The killer looked down the sights of his Winchester Model 1873 rifle and chuckled to himself. Two wranglers on their cow horses, their lariats coiled neatly within reach, bobbed along a rocky path at the bottom of a ravine. It had been dry for a month, and the day was clear. The wranglers would never know what hit them. Well, the first one wouldn't know. The second one would be watching the first one die, and be wondering what had happened, and would hear the report of the rifle. And just as he figured out what had happened, then the killer would shoot him, as well. But before the second wrangler died, he might know that he had been killed by a sniper.
* * *
But he wouldn't know why he had been killed by sniper. To the killer's sensibilities, that was exciting, because he was sure that everyone would assume that the motive was robbery. Certainly, he would rob the victims, once they were dead. There was no sense in wasting the opportunity. The killer would be wanted for murder whether he robbed the wranglers or not, so he might as well rob them. After all, the killer enjoyed the occasional bottle of whiskey, and he needed to buy ammunition for his Winchester and bolts for his crossbow, so he could keep on killing. And he had other expenses. You could eat only so many jackrabbits and so many rattlesnakes before you started wanting some real beef, maybe with some gravy and rice and some beans, and maybe cooked by somebody who knew what they were doing. So it was good to have some money and to go into town, especially now before there was a witness, before he had made some mistake to give his identity away, and he would rob the wranglers, if they had anything of value, that was for sure.
But that was not the reason that the killer killed. The reason that the killer killed is that he liked it. It gave him a sense of power, an intoxicating sense of superiority, to bushwhack strangers and take their life from them. Just for the hell of it.
With that thought, the killer squeezed the trigger, and the first wrangler fell out of the saddle, dead before he hit the ground. The killer moved his sights to the second wrangler, who turned out to be smarter than the killer had bargained for, because he was already sliding out of the saddle and yanking his rifle from its saddle scabbard, and trying to sidle away off the path, which told the killer that the second wrangler had already figured out what was happening, much faster than the killer had imagined. But it didn't do the second wrangler any good, because the killer was a good shot, and he had a quick hand, a quick finger and—most important—a quick mind.
With both cowboys lying dead on the path below, the killer packaged his Winchester and led his horse down into the barren ravine. He scuffled over rocks and slid down the gravelly slope, urging his horse to follow. The mournful cawing of a chicken hawk echoed off the boulders. The killer poked each dead man with his boot to see if there was any life, but with two shots he had taken two lives, and that's the way the killer liked it.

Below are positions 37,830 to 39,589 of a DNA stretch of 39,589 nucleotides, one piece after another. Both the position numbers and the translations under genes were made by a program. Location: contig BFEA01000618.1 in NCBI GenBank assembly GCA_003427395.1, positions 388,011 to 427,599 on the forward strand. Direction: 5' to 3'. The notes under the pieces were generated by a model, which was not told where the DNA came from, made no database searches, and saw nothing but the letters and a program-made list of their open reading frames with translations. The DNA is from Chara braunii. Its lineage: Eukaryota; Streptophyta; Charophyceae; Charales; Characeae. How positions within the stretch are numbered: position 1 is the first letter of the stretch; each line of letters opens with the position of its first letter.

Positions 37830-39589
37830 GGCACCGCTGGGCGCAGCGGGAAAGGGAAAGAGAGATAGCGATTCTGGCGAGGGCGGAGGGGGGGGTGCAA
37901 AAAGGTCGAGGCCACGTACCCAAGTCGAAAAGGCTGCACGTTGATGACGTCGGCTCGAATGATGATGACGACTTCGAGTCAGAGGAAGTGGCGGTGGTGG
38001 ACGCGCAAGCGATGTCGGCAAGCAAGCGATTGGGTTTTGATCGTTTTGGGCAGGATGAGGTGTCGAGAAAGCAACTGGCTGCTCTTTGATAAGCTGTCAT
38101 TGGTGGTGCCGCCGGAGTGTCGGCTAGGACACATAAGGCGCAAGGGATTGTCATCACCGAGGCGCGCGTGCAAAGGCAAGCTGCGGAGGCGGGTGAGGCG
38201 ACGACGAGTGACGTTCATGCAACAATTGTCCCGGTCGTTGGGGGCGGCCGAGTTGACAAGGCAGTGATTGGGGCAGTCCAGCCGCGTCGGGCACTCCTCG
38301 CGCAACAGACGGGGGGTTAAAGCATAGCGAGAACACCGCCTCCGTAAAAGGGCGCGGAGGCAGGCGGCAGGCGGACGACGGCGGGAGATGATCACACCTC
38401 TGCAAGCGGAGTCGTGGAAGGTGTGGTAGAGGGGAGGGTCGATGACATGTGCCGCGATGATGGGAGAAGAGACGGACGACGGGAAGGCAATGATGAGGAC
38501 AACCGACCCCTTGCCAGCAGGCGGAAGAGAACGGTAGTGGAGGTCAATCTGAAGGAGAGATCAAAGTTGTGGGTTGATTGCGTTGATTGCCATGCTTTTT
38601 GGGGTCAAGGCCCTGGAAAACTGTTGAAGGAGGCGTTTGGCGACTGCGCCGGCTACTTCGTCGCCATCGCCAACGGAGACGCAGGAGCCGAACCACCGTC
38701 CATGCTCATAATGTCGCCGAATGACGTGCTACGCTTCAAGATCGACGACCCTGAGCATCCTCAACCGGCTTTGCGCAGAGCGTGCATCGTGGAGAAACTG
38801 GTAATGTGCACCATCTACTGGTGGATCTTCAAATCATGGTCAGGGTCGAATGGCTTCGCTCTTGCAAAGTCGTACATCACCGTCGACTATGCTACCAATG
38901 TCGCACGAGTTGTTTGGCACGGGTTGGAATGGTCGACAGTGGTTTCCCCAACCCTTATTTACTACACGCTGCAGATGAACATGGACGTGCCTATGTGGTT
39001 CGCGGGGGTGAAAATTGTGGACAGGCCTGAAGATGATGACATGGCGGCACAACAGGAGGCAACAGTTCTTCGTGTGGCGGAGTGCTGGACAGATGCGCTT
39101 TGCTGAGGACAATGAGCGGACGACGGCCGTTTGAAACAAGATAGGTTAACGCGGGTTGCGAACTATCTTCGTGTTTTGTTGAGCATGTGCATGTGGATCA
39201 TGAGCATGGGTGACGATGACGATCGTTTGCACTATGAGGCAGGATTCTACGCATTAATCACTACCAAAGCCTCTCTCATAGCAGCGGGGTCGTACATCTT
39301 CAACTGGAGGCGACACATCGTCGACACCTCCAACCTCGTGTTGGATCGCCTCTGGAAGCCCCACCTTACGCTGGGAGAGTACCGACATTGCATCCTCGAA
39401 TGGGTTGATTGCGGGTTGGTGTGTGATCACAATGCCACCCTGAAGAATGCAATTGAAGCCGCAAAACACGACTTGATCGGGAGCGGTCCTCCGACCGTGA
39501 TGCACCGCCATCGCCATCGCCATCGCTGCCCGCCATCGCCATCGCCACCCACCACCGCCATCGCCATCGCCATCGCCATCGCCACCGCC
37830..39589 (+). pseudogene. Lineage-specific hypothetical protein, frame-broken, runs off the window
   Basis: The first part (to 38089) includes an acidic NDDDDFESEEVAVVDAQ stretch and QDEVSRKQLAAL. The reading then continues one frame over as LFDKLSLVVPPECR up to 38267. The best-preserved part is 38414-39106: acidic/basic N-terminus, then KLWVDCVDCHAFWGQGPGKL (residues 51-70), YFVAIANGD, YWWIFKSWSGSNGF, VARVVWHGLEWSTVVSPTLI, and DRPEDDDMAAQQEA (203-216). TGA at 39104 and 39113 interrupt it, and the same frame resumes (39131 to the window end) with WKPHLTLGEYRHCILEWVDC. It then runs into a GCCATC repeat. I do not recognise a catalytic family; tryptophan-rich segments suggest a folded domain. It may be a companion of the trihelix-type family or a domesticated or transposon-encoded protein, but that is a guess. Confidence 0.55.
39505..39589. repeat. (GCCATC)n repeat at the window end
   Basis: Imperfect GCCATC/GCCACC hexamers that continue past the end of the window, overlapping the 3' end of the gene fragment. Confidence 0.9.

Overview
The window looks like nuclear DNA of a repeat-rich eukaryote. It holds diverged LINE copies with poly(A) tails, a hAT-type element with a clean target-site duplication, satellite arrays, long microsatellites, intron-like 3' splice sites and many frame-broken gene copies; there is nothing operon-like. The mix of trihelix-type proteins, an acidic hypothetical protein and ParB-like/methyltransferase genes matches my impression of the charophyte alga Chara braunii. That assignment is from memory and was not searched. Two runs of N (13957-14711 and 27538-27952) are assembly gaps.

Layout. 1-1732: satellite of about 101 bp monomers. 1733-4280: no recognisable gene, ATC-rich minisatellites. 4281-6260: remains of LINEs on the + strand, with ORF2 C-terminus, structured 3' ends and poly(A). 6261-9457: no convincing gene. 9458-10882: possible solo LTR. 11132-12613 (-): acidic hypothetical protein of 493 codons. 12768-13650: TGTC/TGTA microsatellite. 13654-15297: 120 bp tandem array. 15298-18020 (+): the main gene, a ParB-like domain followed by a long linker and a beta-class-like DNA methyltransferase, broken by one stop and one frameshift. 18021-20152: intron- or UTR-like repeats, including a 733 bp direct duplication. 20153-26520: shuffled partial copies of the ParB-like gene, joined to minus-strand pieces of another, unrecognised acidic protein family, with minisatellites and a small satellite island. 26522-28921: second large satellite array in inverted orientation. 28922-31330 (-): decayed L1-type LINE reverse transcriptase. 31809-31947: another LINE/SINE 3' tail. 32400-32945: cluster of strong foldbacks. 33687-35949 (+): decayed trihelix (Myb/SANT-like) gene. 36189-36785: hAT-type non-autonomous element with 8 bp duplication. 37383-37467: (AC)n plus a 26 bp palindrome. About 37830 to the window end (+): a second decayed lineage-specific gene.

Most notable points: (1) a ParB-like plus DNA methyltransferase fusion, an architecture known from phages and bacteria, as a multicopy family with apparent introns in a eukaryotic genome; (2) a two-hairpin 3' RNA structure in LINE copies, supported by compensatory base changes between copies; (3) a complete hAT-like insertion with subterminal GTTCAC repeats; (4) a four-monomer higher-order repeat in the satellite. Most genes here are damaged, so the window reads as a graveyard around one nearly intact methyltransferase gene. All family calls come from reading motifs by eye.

He rifled through the pockets of the dead men, and then through their saddle bags. He found their money. They had probably been paid in Dodge City; they were probably going back to Texas. They probably had big plans to buy their own ranch and build their own cattle empire, but the killer had ended all of that for them.
The killer stripped their horses and checked the brands. Both horses sported a C with a distinctive tail mark. It would be child's play to add another C and eventually re-sell the horses, as well, but the killer didn't want to fool with it. Nothing attracted the attention of the authorities like horse thievery. The killer knew that the authorities would take an interest in him for his murders and his robberies, but being a good horse thief required more time and patience than the killer wanted to put into it. He released the cow horses. Maybe they would find a herd of wild horses to join. Then they would be free to roam as they pleased. The killer smiled. Not everything he did was bad. It was good to free the horses, to let them live the life they were designed to lead.
The killer mounted his own horse. He left the dead men where they lay and headed north for Dodge City.
Saber Shadowblood poured his friend Ajax "Jack" Brane another drink of whiskey, but didn't top his own off. Saber didn't have the head for whiskey that Jack had. He had to pace himself, where Jack could rip through a whole bottle in an evening all by himself.
* * *
"Where's Hinkle?" Jack was asking. "We come all this way, now where is he? Where's their horses? Where's their gear?"
Saber had no answers. He understood his friend's impatience. When they heard that Andrew and Martin Campbell had been killed and robbed south of Dodge City, they had veered off their return path to the JA Ranch. So far, all they had seen were the fresh mounds in the cemetery where their friends were buried.
They drank in silence for a while, enjoying the freedom to do so now that they were not under Charlie Goodnight's thumb; or, rather Jack drank in silence while Saber took only a sip or two. Few other customers lingered in the Long Branch Saloon. When at last a tall, lanky figure with a star pinned prominently on his vest strode in, the two friends rose from their table and went over to greet him.